3. Meanwhile, dice and slice your veggies of choice. In a medium bowl, combine sugar, salt, vinegar and lime juice and stir until sugar is dissolved. Add your veggies and toss to combine. Refrigerate for at least 30 minutes (you can go as long as you like!).
  4. When the pork is done, shred it apart with two forks.
  5. OPTIONAL STEP: place the shredded pork onto a baking sheet. Pour half of the remaining juices over the pork and broil until crispy. It should take 5-10 minutes, and it helps if you toss halfway through and flip the baking sheet so all areas are crisped equally. Pour the remaining juices over the crispy pork.
  6. In individual bowls, add ½ cup cooked rice. Top with pork, pickled veggies, lettuce and chopped herbs. Drizzle with sriracha and hoisin, if desired. Enjoy!

Recipe: Instant Pot Apple Crisp

This is one of those recipes that emerged from beginning one thing and discovering it could not be done. I set out to make wine stewed apples, only to discover that the leftover wine had been poured down the sink. I wasn’t about to open a fresh bottle, since we have been struggling to get through a bottle of wine without it going bad for months now. So instead, I took all the apples I had already had and crafted an apple crisp from a conglomeration of recipes found online and my own flavor preferences. Here’s the result; tell me what you think!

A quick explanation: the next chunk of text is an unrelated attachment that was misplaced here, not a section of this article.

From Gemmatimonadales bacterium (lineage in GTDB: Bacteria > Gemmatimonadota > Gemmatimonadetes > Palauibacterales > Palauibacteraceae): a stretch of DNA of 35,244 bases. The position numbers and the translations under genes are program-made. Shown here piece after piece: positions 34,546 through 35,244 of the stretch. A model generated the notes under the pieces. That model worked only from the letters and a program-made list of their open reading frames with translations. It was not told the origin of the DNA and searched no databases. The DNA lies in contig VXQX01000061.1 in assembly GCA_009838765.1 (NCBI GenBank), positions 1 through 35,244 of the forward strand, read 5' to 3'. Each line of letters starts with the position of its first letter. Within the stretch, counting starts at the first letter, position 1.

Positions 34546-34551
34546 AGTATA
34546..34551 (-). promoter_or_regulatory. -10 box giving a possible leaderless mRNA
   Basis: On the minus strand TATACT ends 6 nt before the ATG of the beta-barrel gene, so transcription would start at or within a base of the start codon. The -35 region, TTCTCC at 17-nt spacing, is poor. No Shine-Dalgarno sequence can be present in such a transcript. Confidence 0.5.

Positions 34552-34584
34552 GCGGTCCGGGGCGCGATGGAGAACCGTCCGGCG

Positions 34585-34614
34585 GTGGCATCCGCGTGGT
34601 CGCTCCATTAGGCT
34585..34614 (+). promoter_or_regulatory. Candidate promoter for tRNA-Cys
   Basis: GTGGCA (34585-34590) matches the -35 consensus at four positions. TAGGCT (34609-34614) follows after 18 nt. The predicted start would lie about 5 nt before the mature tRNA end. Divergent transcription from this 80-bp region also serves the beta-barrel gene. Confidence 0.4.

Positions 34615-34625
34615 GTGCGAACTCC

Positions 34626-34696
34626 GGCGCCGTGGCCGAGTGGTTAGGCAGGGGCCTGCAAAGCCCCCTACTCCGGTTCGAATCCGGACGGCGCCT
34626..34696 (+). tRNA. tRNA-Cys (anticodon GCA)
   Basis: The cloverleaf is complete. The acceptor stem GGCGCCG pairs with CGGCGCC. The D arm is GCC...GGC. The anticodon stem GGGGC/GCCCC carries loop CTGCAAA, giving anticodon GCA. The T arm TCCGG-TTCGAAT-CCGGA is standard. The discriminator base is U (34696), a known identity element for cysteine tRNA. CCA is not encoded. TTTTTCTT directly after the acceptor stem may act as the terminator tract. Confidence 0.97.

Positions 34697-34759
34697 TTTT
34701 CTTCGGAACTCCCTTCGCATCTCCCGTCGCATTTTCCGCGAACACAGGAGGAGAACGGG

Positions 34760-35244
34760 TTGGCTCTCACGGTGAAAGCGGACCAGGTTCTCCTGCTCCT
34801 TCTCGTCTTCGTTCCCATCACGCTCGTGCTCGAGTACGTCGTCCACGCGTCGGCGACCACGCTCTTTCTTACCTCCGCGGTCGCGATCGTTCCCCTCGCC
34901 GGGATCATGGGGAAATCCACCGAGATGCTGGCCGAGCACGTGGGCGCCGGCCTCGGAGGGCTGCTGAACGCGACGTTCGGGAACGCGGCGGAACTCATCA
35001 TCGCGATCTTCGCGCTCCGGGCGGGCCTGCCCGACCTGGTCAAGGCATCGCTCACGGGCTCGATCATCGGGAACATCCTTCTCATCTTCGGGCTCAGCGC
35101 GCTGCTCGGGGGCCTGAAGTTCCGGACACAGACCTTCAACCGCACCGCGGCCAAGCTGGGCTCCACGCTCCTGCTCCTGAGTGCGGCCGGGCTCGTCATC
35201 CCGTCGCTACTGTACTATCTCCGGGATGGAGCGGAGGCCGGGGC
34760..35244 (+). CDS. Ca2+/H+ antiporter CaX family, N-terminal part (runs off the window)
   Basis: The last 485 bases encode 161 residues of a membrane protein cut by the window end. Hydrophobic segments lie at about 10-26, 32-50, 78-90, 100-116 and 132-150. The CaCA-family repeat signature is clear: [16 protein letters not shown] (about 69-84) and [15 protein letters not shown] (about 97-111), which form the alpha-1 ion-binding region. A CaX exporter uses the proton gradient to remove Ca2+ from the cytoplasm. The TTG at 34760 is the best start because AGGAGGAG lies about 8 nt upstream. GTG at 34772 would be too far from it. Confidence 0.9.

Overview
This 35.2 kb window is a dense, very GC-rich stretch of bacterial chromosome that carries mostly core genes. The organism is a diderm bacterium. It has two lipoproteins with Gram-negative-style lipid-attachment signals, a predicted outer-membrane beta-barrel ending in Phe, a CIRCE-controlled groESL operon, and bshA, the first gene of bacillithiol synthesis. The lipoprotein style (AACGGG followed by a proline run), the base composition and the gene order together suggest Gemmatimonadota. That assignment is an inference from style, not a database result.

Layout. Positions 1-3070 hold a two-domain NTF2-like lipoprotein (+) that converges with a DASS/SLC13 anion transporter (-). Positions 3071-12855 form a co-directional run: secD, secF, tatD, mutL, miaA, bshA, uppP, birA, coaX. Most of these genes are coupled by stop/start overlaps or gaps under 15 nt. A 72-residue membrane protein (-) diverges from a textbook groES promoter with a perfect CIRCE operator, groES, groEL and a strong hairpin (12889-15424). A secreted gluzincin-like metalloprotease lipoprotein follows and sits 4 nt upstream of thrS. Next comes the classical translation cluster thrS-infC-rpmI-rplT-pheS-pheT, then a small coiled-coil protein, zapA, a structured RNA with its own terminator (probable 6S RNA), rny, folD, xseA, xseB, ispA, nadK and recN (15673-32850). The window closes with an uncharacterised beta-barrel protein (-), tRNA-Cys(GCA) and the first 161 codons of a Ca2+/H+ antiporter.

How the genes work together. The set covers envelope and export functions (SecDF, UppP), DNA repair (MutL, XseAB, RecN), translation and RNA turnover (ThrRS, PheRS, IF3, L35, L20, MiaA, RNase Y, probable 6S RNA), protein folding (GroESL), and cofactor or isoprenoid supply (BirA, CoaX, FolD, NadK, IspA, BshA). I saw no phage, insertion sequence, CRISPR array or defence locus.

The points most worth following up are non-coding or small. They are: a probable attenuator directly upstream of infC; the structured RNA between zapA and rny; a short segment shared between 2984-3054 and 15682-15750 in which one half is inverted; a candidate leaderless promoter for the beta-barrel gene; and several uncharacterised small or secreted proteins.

• 5 medium sized apples, chopped into chunks (peel first, if desired)
  • 1.5 tsp cinnamon
  • 1/2 tsp nutmeg
  • 1/4 tsp Chinese five spice
  • 1 tbsp maple syrup
  • 1/2 cup water
  • 3 tbsp coconut oil or butter, melted
  • 3/4 cup gluten free rolled oats (NOT instant)
  • 1/4 cup gluten-free flour
  • 1/4 cup crystallized ginger, chopped
  • 1/4 cup chopped walnuts (optional)
  • 1/4 cup sucanat or date sugar
  • 1/2 tsp salt
  1. Place apples in the bottom of the instant pot.
    Add spices and maple syrup and stir to mix. Drizzle water over apples.